Table 13-5.-Asphalt Cutback Composition (Expressed in Percent of Total Volume)
Figure 13-28.-Viscosity grades at room temperature.
exposure to air the solvents evaporate and the asphalt
cement is left to perform its function.
The classification of the cutback is based on the rate
of evaporation of the distillate that is in the mixture.
Gasoline or naphtha (highly volatile) will produce a
rapid-curing cutback (RC); kerosene (medium
volatility), a medium-curing cutback (MC); and a fuel
oil (low volatility), a slow-curing cutback (SC). At
times, reference will be found to road oils, which are one
of the SC grades of liquid asphalt, or in effect, a heavy
petroleum oil. Table 13-5 shows the percentage of
components by grade for the three types of asphalt
As more cutterstock is mixed with a given amount
of asphalt cement, a thinner liquid results. In practice,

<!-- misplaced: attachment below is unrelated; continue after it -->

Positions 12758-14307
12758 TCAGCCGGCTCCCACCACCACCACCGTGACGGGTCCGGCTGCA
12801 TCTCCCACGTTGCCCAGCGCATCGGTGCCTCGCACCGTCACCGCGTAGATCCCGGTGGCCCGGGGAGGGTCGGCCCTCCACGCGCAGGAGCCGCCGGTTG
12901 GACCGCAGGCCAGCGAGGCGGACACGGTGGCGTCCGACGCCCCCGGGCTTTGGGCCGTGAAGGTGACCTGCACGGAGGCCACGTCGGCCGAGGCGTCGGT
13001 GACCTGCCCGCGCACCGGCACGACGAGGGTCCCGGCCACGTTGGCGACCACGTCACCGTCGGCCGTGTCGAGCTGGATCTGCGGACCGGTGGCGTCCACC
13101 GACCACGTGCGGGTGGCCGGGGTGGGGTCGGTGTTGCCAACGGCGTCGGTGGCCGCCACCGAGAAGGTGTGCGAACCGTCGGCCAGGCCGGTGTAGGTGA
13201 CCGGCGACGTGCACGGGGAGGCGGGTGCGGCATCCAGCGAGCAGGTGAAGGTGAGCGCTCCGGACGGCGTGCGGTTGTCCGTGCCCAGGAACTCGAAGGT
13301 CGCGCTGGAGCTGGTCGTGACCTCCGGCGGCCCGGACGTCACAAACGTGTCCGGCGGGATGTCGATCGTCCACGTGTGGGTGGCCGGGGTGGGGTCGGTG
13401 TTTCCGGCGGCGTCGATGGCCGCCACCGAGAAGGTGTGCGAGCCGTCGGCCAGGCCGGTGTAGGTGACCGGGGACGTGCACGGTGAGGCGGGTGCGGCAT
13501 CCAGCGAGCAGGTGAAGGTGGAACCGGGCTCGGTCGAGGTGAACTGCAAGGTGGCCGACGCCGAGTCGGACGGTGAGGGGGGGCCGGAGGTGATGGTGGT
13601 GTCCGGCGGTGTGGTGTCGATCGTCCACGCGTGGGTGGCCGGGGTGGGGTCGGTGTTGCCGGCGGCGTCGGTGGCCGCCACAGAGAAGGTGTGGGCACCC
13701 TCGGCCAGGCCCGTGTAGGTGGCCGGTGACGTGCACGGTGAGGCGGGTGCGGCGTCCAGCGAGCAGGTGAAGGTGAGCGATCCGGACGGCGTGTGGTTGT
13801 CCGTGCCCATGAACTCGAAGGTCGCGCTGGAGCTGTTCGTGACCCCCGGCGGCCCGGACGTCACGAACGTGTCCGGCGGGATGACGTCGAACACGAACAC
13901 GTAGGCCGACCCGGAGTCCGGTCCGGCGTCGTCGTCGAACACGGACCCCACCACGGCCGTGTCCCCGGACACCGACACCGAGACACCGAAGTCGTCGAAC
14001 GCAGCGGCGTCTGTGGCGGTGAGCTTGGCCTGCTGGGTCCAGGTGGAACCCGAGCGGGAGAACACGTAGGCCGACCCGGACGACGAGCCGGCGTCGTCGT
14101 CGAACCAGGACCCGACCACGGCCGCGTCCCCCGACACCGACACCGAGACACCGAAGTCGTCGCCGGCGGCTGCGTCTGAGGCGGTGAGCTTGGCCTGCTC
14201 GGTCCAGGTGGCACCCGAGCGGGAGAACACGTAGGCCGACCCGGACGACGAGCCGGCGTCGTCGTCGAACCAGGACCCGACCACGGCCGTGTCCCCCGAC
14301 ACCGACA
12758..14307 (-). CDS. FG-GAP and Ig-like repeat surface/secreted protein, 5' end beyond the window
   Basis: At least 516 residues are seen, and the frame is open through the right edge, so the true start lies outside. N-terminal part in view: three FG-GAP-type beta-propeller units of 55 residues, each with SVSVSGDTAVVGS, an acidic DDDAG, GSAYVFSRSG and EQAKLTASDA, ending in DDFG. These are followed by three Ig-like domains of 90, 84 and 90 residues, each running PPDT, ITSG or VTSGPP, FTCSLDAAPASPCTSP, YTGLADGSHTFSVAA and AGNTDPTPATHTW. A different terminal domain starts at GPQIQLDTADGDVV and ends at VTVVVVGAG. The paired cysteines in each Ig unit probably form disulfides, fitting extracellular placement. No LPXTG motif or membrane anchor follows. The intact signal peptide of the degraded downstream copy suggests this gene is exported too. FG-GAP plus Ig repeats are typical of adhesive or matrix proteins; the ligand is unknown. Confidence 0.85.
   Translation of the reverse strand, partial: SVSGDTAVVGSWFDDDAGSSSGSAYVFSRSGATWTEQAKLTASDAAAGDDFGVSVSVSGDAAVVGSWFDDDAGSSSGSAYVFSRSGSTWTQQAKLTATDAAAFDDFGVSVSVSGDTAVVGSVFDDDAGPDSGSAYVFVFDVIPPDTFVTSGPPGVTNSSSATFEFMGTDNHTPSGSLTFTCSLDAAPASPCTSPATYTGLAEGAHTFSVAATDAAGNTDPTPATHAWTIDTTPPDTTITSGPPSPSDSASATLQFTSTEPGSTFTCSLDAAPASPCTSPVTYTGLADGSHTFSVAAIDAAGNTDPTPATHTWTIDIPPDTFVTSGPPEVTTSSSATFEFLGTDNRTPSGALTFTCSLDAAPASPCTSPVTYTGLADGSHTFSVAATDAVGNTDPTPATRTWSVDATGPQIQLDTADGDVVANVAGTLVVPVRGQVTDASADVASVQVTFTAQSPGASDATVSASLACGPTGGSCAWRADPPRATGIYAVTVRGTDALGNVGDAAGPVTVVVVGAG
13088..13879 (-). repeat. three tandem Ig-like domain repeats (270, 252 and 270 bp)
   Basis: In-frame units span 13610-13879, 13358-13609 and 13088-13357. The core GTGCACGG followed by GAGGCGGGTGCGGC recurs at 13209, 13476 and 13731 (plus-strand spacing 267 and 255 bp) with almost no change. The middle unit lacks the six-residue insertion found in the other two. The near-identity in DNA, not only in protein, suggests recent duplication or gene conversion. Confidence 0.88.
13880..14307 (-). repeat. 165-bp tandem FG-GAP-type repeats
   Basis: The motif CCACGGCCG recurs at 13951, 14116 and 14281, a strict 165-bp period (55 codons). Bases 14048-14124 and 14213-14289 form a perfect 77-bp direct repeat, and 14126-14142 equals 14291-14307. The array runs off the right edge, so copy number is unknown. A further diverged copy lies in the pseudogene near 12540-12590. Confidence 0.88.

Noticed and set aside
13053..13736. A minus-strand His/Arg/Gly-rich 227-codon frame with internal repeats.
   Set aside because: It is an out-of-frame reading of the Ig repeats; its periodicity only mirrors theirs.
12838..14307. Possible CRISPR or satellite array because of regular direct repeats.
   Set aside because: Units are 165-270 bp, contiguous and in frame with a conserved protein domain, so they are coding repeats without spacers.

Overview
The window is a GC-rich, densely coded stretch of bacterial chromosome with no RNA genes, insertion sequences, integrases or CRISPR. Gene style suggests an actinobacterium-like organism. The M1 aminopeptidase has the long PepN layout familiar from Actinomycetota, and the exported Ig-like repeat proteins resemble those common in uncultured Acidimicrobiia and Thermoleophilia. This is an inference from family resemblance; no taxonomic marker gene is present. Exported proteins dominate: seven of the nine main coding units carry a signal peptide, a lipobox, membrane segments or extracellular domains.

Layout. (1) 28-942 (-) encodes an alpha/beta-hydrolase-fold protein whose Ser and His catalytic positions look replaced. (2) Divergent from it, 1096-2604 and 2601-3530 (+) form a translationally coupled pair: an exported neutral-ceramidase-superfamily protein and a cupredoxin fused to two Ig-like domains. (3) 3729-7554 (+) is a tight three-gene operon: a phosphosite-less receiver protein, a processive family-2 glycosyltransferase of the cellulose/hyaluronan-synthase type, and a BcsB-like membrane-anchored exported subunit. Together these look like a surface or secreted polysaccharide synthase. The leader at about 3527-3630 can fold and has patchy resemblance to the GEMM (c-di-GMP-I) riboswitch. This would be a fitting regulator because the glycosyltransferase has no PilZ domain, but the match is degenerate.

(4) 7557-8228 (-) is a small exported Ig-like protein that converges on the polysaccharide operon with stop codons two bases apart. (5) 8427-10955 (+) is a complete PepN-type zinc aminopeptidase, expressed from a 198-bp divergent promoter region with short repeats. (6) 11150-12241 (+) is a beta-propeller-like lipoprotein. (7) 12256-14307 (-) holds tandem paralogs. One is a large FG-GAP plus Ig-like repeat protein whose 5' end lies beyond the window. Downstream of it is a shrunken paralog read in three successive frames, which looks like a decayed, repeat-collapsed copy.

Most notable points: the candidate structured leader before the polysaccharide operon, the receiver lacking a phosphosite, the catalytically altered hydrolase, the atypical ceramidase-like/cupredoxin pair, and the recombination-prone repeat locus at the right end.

different amounts of cutterstock are added to a given
amount of asphalt cement to obtain various viscosities,
or grades, of cutbacks. The number assigned to each
grade corresponds to the lower limit of kinematic
viscosity measured in stokes or centistokes. The upper
limit of each grade is equal to twice the lower limit or
grade number. Thus a number 70 cutback refers to a
viscosity range of 70 to 140 centistokes. The other
grades and their limits are 250 (250-500), 800
(800-1600), and 3000 (3000-6000); in addition, the MC
has a 30 grade. Figure 13-28 shows the scale of viscosity
grades. The higher the viscosity, the thicker the liquid.
Asphaltic penetrative soil binder is a special cutback
asphalt composed of low penetration grade asphalt and
a solvent blend of kerosene and naphtha. It is similar in
character to a standard low viscosity, medium-curing